Blogtable Archive

Blogtable: Will Sunday’s Oklahoma City Thunder-Houston Rockets game sway MVP race?

Each week, we ask our stable of scribes across the globe to weigh in on the most important NBA topics of the day. Staff

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How much sway will Sunday’s Thunder-Rockets game have on the MVP race?

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David Aldridge: Some, with some. To me it’s one more piece of information, but even though Harden and Westbrook are both point guards and handle the ball for their teams, I’d anticipate some cross matching by both teams (Pat Beverley will take Westbrook for Houston; Andre Roberson will take Harden for OKC) that will keep them from guarding each other most of the time. Both are having too special a season for one matchup to be determinate, though. Every day, I change my mind (and, yes, that includes Kawhi Leonard and LeBron James as well).

Steve Aschburner: Not a lot. No one game should get undue weight when it comes to a season-long award. If I truly were undecided between James Harden and Russell Westbrook and it was the final game of the regular season, mmm, maybe. But an MVP, especially, is way more nuanced than one head-to-head showdown can capture. I’ve got four guys who will fill, in some order, the top four spots on my ballot (Harden, Westbrook, LeBron James, Kawhi Leonard). The OKC-Houston game will toss more evidence on the pile but it hardly will be determinant.

Fran Blinebury: Unless James Harden or Russell Westbrook — or both? — goes off for 80, I don’t think one more game is going to make a difference in most minds. It’s coming down to whether Westbrook finishes up averaging a triple-double and where the Thunder end up in the West playoff pecking order. And there’s also that Kawhi Leonard fella. Doesn’t defense still count?

Scott Howard-Cooper: Maybe more than it should. If Harden has a big game or Westbrook has a big game, or both, someone may draw a season-long conclusion, especially if the two spend much time guarding each other. That would be a bad conclusion, of course. To have a decision like that come down to one game would be too near-sighted even among the world that lives 140 characters at a time. I can’t believe anyone will reach a bottom line with several weeks to go in the season when the MVP race is this tight.

Shaun Powell: My answer is “very little.” Even if Russell Westbrook or James Harden has a monster game, these performances have a seven-hour shelf life on talk radio and social media. Then the attention span shifts. If the other player goes nuts the following game, then that’s another seven-hour life. It’s a back-and-forth volley that won’t end until the season’s over and the voting begins. The race is that close in the minds of some (not mine; a triple-double or close enough should seal it for Russ no matter what Harden does).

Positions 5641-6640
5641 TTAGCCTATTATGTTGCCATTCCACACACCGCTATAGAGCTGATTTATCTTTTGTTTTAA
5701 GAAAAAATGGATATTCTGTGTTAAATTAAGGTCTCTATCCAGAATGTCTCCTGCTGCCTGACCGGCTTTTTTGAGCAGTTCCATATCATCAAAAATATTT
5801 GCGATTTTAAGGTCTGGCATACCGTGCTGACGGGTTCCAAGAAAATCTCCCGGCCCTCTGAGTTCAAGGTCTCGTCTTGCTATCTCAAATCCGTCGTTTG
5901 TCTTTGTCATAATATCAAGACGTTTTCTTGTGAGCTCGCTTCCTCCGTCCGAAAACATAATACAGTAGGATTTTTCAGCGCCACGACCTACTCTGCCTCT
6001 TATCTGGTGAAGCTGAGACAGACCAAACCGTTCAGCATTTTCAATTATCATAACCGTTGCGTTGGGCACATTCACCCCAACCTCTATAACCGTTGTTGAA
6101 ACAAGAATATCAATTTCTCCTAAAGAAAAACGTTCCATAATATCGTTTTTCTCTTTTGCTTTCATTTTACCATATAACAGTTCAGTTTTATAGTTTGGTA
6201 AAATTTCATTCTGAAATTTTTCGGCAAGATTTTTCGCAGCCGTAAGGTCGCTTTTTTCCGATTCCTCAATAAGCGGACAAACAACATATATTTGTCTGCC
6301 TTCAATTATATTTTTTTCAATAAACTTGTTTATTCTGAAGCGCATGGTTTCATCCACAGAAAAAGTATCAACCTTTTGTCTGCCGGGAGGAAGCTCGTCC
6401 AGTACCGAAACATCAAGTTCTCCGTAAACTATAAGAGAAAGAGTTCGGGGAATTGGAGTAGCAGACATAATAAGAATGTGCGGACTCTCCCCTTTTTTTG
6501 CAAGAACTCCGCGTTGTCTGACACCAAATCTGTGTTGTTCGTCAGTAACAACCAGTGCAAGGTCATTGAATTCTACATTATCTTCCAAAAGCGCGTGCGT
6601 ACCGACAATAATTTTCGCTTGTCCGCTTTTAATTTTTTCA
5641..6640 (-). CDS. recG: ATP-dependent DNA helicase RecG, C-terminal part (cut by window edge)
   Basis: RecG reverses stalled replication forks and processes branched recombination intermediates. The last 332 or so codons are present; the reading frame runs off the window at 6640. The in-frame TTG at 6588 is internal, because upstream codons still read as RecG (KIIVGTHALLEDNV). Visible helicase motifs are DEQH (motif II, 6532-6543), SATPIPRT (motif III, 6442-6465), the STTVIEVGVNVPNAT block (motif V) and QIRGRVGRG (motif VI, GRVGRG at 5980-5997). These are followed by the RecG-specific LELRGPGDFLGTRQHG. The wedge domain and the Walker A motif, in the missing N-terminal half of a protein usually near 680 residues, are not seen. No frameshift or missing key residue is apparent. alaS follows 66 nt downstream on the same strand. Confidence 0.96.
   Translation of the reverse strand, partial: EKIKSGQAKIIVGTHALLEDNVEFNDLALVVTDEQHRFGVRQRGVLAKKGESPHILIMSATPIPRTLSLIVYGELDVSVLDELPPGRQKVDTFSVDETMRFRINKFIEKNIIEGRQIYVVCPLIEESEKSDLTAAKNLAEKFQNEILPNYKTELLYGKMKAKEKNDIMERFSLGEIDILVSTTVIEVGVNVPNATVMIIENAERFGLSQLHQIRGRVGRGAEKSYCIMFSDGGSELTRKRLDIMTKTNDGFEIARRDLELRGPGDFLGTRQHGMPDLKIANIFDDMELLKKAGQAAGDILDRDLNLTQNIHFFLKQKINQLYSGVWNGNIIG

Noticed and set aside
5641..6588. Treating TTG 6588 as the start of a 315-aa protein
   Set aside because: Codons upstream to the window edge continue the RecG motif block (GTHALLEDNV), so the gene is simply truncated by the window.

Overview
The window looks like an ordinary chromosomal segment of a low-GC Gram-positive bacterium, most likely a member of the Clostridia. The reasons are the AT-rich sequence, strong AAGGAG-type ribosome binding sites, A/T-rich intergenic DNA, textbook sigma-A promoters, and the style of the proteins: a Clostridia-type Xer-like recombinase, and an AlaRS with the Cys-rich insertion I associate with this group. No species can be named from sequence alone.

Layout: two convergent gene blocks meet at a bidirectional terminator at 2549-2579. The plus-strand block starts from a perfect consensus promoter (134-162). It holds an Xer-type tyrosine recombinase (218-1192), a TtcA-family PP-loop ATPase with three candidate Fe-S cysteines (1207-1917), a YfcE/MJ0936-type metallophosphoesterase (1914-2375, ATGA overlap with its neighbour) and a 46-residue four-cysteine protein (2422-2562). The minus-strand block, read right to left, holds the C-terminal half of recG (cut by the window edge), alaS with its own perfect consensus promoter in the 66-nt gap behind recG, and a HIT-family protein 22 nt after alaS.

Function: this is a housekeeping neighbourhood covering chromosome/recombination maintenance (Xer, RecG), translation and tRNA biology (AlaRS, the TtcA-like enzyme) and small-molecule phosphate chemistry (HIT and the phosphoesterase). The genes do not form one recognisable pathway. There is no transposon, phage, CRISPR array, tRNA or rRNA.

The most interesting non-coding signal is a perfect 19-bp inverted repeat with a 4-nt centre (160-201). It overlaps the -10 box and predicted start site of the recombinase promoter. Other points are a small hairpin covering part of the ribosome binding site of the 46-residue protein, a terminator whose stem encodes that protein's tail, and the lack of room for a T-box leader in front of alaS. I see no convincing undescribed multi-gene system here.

John Schuhmann: One game should never have much influence on the MVP race, and I think a distinction between Harden and Westbrook is fairly easy to make. Harden is carrying a huge load for the league’s second-ranked offense, while Westbrook is carrying a huge load for league’s 17th-ranked offense. The last guy to average a triple-double? Oscar Robertson. The last guy to average 29 points, eight rebounds and 11 assists (Harden’s numbers)? Oscar Robertson. Now, I just need these last three weeks to figure out if the MVP should be Harden or LeBron James.

Sekou Smith: A triple-double from either one of or even both of these guys won’t really move the needle. Something truly outlandish would have to happen to shake things up, since they’re both at the top of most (reasonable) people’s list of the league’s most valuable players this season. That said, I love that we get this last debate (it was an election year) between what most of us believe to be the top two candidates. And for the record, averaging a triple-double for the season means more to me than Westbrook potentially catching Oscar Robertson for the NBA record for triple-doubles in a season (41). And I still don’t know if that trumps what Harden has done for the Rockets all season behind his equally outlandish scoring and assists numbers that we haven’t seen sine the days of Oscar. This race goes down to the wire!

Ian Thomsen: Little influence on me. The Rockets have come out of nowhere to earn the league’s third-best record and it all revolves around Harden. Westbrook has been terrific, but Harden’s team is achieving at a higher level.

Lang Whitaker: Very little, at least in regard to my MVP vote. If one game were the deciding factor, it doesn’t pay much tribute to the other 81, and for some of these guys, perhaps especially Russell Westbrook, it’s the sustained and repeated effort over the entire schedule that is the most remarkable part of their candidacy. It’ll be fun to watch them square off, but I’m not going to let one game make up my mind.

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